The measures of the French authorities represented a breach of several European legal norms, first of all that of freedom of movement within Europe: the restriction of movement for citizens of the Union is permitted only for reasons of maintenance of public order, security and health; a lack of financial means is not a sufficient reason for expulsion. In addition, the French government would have had to observe the principle of proportionality and conduct examinations based on single cases. According to both Article 27 of the Directive on the Right to Move and Reside Freely and Article 19 of the Charta of Fundamental Rights collective deportations are forbidden – the only decisive factor must be the personal behaviour of those concerned.
One particularity was the fact that the French government explicitly targeted Roma and thus selected them for expulsion on the basis of their ethnic background. Thus, a circular letter of August 5, 2010 became public, according to which the French authorities were to concentrate deportation measures on the group of the Roma. In this, France broke European legal instruments banning discrimination on the grounds of race and ethnicity (Carrera / Faure Atger 2010, p. 5).
The reaction of the European Parliament was resolute: In its decision of September 9, 2010, the European Parliament emphasised that collective deportations are forbidden on the grounds of the Charta of Fundamental Rights and the European Convention on the Protection of Human Rights and Fundamental Freedoms. They denounced the measures as discrimination and a breach of the Directive on the Right to Move and Reside Freely and regarded the European treaties as having been violated (European Parliament 2010). The reaction of the French Minister for Integration, Eric Besson, was simply to release the statement that, “France will continue to send back EU citizens who remain on French territory illegally”(quoted in: Carrera / Faure Arger 2010, p. 1).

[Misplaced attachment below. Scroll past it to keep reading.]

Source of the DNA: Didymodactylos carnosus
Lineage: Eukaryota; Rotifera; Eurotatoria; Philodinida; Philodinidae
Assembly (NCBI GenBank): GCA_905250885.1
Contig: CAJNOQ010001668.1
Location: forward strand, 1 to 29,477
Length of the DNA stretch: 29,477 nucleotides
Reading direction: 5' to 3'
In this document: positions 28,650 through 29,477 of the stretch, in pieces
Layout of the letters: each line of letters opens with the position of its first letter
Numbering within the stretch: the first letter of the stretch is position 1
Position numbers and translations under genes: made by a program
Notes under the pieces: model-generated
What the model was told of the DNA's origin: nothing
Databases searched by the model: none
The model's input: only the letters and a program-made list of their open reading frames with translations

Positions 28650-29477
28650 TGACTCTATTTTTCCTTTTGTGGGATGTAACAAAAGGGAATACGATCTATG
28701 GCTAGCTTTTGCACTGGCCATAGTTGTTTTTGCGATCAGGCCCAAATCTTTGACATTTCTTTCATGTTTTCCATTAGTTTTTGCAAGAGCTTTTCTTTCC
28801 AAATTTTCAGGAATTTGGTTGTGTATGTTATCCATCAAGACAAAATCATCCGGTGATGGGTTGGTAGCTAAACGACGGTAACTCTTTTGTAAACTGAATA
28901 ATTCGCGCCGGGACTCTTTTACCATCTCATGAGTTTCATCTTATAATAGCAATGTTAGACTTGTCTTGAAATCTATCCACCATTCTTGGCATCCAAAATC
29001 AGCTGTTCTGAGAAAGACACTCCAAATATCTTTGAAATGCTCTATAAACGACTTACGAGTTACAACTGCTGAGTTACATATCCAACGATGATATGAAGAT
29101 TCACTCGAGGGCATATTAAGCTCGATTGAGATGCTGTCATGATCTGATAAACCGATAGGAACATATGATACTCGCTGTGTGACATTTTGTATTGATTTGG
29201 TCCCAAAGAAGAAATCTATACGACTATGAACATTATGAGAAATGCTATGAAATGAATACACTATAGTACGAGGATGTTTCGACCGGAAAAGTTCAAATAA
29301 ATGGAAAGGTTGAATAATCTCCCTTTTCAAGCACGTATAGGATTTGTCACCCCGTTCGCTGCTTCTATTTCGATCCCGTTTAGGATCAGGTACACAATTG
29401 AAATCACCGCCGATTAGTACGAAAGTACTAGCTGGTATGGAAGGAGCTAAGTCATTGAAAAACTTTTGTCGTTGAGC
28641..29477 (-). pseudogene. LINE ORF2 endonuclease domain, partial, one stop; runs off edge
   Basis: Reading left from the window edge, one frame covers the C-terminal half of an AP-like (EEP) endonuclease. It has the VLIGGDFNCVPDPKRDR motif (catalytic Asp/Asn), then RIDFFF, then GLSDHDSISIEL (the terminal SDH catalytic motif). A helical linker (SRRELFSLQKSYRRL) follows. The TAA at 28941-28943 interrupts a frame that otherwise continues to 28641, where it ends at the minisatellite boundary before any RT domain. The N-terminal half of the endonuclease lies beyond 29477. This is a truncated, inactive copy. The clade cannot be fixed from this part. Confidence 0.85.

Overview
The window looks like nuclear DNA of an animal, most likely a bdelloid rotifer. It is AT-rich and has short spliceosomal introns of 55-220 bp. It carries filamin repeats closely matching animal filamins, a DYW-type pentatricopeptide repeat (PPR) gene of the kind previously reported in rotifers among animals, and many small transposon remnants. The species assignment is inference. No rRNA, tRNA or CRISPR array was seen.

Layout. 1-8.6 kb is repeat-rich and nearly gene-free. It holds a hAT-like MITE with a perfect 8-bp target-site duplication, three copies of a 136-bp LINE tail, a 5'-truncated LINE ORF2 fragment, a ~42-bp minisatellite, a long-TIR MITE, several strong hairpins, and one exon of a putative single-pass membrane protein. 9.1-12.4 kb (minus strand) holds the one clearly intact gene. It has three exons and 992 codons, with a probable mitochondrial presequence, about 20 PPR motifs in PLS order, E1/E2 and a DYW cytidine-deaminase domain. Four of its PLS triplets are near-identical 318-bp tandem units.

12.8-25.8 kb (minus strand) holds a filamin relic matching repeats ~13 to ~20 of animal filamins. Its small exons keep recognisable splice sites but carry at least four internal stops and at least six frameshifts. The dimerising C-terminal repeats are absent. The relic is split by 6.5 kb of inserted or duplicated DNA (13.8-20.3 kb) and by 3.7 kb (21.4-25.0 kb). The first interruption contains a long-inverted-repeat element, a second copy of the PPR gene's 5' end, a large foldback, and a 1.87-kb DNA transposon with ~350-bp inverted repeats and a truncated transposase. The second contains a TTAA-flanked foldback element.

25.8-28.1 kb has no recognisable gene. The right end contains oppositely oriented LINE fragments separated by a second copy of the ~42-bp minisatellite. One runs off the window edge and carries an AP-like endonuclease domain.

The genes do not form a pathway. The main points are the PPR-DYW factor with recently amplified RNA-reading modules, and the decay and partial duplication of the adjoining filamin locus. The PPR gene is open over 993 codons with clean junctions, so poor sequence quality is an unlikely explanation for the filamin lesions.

Viviane Reding, European Commissioner of Justice at first remarked that the French government had guaranteed her that the practices were in compliance with EU-laws and were not explicitly targeting Roma. Until the middle of September the position of the commission remained ambivalent; after that, however, Reding announced that she would introduce treaty violation proceedings against France on the grounds of discriminatory application of the Directive on the Right to Move and Reside Freely.6 This change of mind had been prompted by the circular letter of August 5. As a consequence, the French authorities changed the circular by removing the explicit reference to the group of the Roma. In the end, the Commission did not institute treaty violation proceedings against France (Ibid. 2010, p. 12).
One year later, Reding called the Affaire des Romsa “wake-up call for Europe” and emphasised that the European Commission would “not hesitate to raise its voice if member states did not correctly apply securities which were to protect EU citizens against arbitrary and disproportionate expulsion” (European Commission 2011b, p. 2). Meanwhile the practice of evacuating Roma settlements and of deporting foreign Roma continues in France and Italy.
The proceedings of French authorities against Roma who merely made use of their right to free movement show how vulnerable the biggest ethnic minority of the EU is. It also shows how much remains to be done in terms of the member states to make the right to inner-European migration a reality for Roma. The incorrect application of the directive concerning free movement by national authorities regularly leads to the denial of rights and claims, those regarding social security, the access to the labour market and the registration of residence in particular. The European Union has to enforce a policy vis-à-vis the member states, such that all measures regarding Union citizens with Roma background correspond to the principles and the anti-discrimination directive laid down in the Charta of Fundamental Rights.
In the Affaire des Romsthe French government demonstrated that it doubted the capacity of the European institutions to monitor the implementation of EU legislation. It remains incomprehensible why the European Commission as the “guardian of the treaties” did not institute treaty violation proceedings against France. Even if such proceedings would not have reversed the expulsions already carried out, these practices would have been stopped and a clear signal sent to France and other member states.